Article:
Power-hungry Oil Patch creates need for controversial power line

WILLISTON, N.D. – The need for power in oil-producing counties is projected to grow more than 1,000 megawatts by 2025, but a proposed transmission line to deliver that electricity is drawing environmental and cultural concerns.

The Public Service Commission held a third and final hearing Thursday in Williston on Basin Electric Power Cooperative’s proposed 197-mile transmission line to meet the power demands in the Oil Patch.

The 345-kilovolt transmission line starts at the Antelope Valley Station near Beulah, heads west through Killdeer, north through Williston and ends at a substation near Tioga.

Connie Triplett, a state senator from Grand Forks who also serves with the grassroots group the Badlands Conservation Alliance, asked commissioners to send Basin Electric back to the drawing board.

Triplett said the company should find an alternative that avoids sensitive areas such as the Badlands, the Killdeer Mountain Battlefield area and the area outside of Theodore Roosevelt National Park. Triplett said the peace and solitude of the national park is already being disturbed by construction, oil wells and natural gas flaring outside the park boundaries.

“A gigantic power line is just another thing in a long line,” Triplett said. “At some point, the cumulative effect adds up to a greatly diminished experience.”

Anne Marguerite Coyle, biology professor for Jamestown College who has researched golden eagles in the Killdeer area, testified that the transmission line would have a high impact on wildlife in the area. In particular, the route is a dense nesting area for golden eagles, Coyle said.

Cris Miller, environmental administrator for Basin Electric, said the company is working to minimize the environmental and cultural impact of the project. The amount of land that will be permanently lost after the project is complete is 1 acre, Miller said.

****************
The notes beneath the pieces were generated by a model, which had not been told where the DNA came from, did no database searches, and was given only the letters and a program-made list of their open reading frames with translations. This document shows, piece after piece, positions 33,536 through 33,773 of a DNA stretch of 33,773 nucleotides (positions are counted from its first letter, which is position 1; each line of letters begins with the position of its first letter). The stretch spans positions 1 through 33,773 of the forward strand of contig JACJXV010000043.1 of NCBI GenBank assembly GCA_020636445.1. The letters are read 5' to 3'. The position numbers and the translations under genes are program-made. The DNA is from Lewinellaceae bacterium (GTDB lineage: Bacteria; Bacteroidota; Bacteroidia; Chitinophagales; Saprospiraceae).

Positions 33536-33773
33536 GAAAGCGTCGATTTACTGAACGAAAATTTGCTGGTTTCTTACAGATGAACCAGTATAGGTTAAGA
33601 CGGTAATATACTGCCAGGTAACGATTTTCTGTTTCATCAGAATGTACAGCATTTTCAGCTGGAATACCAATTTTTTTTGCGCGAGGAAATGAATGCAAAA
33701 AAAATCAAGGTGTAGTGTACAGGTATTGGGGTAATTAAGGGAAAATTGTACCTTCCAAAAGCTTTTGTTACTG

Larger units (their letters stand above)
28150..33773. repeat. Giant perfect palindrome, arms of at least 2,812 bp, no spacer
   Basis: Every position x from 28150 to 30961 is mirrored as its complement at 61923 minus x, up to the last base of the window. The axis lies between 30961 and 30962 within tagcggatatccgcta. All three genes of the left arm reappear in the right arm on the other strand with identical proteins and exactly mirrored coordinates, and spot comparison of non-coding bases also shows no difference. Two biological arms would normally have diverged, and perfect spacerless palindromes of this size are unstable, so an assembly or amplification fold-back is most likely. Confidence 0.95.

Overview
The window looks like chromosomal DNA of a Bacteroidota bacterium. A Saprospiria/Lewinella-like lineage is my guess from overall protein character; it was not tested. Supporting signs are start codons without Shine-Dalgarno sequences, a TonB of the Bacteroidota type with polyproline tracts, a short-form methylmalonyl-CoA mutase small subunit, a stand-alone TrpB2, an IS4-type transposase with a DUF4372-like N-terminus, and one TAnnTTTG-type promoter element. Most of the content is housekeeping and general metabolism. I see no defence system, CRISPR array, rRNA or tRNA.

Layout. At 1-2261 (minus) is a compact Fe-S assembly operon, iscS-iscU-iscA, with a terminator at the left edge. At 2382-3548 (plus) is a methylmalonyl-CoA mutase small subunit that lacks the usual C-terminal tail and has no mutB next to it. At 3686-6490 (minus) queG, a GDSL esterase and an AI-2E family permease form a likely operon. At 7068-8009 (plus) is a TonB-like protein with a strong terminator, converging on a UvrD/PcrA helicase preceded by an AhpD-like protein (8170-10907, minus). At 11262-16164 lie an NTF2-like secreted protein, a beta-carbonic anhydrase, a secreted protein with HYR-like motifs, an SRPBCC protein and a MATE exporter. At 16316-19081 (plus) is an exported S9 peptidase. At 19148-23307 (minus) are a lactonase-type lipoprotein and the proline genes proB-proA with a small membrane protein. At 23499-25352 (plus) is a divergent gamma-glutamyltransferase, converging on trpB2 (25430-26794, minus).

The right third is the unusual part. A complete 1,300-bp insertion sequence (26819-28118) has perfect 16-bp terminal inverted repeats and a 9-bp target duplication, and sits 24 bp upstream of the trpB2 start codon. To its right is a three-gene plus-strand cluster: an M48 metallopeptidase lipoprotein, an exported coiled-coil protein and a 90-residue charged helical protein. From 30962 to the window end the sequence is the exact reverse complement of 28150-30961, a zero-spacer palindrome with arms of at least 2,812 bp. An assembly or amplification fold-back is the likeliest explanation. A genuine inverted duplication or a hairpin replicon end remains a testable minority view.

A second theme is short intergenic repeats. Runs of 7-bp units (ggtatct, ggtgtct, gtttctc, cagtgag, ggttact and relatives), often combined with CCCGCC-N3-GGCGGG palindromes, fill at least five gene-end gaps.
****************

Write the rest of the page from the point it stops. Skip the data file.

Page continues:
Public Service Commissioner Julie Fedorchak pointed out that the word “loss” is subjective and others may view it differently than Miller.

Basin Electric has committed to relocate a proposed substation that would have been in the study area to determine the boundaries of the Killdeer Mountain Battlefield.

“It was the responsible thing to do,” said Curt Pearson, a company spokesman.

Triplett urged commissioners to avoid putting transmission lines through the battlefield area because it contains known Native American burial grounds. The state’s Native American tribes have also issued a resolution opposing further development in the area.

Private landowners in the battlefield area, however, testified in support of the project, said Commissioner Randy Christmann.

Basin Electric had internal discussions about alternate routes, but the one selected was the best for providing reliable service while minimizing the impacts, Pearson said.

Mountrail-Williams Electric Cooperative, one of the rural cooperatives served by Basin Electric, projects to see a 40 percent increase in load growth this year to provide power to the oil and gas industry and the growing communities, said Chris Brostuen, assistant general manager.

Cheryl Hartsoch of Ray, who serves on the cooperative’s board of directors, said they need reliable transmission service to keep up with the rapid pace of development.

“We live in a very active, aggressively busy North Dakota area,” Hartsoch said.

Fedorchak said she’s concerned about the environmentally and culturally sensitive areas, but the commission needs to balance that with the need for electricity.

“Clearly it’s a need and it’s balancing all of the interests of the landowners, the environment, the cultural heritage and trying to find the best route,” Fedorchak said.

Commission Chairman Brian Kalk said deciding on power lines is challenging because there’s no answer that makes everyone happy.

“The siting of power lines is by far the most difficult, the most complex, the most landowner intensive,” Kalk said.

This transmission line affects 311 landowners and Basin Electric has obtained right-of-ways from 78 percent of landowners, according to the company’s testimony.

Christmann said he wishes the company had a higher rate of landowner buy-in.

Kalk said he expects the commission will make a decision by the end of the year, but it would be contingent on approval from federal agencies through the National Environment Policy Act.

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